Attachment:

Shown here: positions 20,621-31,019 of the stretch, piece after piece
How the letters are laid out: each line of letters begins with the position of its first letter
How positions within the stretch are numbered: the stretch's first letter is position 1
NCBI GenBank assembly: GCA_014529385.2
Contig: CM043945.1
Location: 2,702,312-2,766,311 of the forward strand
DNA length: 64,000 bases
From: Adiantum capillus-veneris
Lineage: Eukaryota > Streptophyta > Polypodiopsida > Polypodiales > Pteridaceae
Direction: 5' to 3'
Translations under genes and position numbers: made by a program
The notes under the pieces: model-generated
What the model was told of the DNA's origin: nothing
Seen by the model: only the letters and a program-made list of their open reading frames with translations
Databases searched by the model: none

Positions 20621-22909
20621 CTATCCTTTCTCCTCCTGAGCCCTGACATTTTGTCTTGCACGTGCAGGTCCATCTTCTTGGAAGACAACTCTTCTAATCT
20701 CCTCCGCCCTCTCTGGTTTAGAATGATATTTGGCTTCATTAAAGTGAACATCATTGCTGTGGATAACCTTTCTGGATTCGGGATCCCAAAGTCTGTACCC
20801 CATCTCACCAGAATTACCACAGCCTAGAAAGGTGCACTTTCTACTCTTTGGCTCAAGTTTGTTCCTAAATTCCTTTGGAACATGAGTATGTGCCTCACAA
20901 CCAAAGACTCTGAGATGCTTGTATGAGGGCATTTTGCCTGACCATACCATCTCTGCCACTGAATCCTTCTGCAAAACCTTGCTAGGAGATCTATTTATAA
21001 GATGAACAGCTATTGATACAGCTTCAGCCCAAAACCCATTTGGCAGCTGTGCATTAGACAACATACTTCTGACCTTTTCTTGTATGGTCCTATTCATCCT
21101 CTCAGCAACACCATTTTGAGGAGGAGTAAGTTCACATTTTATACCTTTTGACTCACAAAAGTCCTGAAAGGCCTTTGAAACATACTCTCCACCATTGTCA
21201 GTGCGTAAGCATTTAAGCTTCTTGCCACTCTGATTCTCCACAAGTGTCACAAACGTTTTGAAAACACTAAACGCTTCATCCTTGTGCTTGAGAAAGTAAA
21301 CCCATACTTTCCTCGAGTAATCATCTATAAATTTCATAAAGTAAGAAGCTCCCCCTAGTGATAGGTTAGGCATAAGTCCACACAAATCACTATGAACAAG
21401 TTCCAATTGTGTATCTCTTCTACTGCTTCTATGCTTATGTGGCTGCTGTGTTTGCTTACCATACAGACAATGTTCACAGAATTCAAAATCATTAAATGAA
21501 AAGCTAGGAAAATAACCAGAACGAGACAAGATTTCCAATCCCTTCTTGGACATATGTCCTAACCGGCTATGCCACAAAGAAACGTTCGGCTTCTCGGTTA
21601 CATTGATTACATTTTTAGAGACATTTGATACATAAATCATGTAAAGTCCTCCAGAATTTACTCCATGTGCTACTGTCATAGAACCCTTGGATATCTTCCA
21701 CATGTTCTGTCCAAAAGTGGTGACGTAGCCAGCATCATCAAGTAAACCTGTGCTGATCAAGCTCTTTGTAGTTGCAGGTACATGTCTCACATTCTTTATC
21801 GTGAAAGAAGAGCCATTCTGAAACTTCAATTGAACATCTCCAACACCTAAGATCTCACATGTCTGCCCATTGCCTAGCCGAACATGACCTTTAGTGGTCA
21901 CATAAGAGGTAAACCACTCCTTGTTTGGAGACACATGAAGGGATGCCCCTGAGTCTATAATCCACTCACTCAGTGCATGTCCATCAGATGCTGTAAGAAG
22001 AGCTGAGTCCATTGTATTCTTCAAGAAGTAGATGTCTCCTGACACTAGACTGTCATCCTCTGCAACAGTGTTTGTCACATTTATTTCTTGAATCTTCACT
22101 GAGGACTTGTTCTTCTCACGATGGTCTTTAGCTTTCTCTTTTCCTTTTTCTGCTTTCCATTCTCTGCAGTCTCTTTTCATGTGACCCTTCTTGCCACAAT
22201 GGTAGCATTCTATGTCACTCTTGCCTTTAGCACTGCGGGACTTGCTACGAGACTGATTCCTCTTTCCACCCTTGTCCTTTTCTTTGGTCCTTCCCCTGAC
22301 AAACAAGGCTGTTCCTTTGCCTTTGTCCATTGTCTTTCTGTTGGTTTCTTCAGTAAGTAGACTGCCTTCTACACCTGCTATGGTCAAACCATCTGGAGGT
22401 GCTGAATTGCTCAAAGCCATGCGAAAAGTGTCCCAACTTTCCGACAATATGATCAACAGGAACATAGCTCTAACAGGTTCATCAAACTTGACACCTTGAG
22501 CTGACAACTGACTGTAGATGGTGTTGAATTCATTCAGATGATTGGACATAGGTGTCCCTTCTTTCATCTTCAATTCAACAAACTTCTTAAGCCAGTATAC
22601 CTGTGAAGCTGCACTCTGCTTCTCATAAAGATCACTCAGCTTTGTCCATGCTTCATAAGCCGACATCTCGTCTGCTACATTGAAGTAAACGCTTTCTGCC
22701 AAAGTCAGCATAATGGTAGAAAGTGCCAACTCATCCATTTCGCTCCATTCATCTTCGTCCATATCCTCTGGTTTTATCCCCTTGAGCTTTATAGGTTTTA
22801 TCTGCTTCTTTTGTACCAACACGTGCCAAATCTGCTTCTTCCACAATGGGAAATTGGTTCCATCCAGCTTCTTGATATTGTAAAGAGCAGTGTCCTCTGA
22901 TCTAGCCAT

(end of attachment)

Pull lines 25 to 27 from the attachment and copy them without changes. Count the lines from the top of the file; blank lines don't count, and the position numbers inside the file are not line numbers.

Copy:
21401 TTCCAATTGTGTATCTCTTCTACTGCTTCTATGCTTATGTGGCTGCTGTGTTTGCTTACCATACAGACAATGTTCACAGAATTCAAAATCATTAAATGAA
21501 AAGCTAGGAAAATAACCAGAACGAGACAAGATTTCCAATCCCTTCTTGGACATATGTCCTAACCGGCTATGCCACAAAGAAACGTTCGGCTTCTCGGTTA
21601 CATTGATTACATTTTTAGAGACATTTGATACATAAATCATGTAAAGTCCTCCAGAATTTACTCCATGTGCTACTGTCATAGAACCCTTGGATATCTTCCA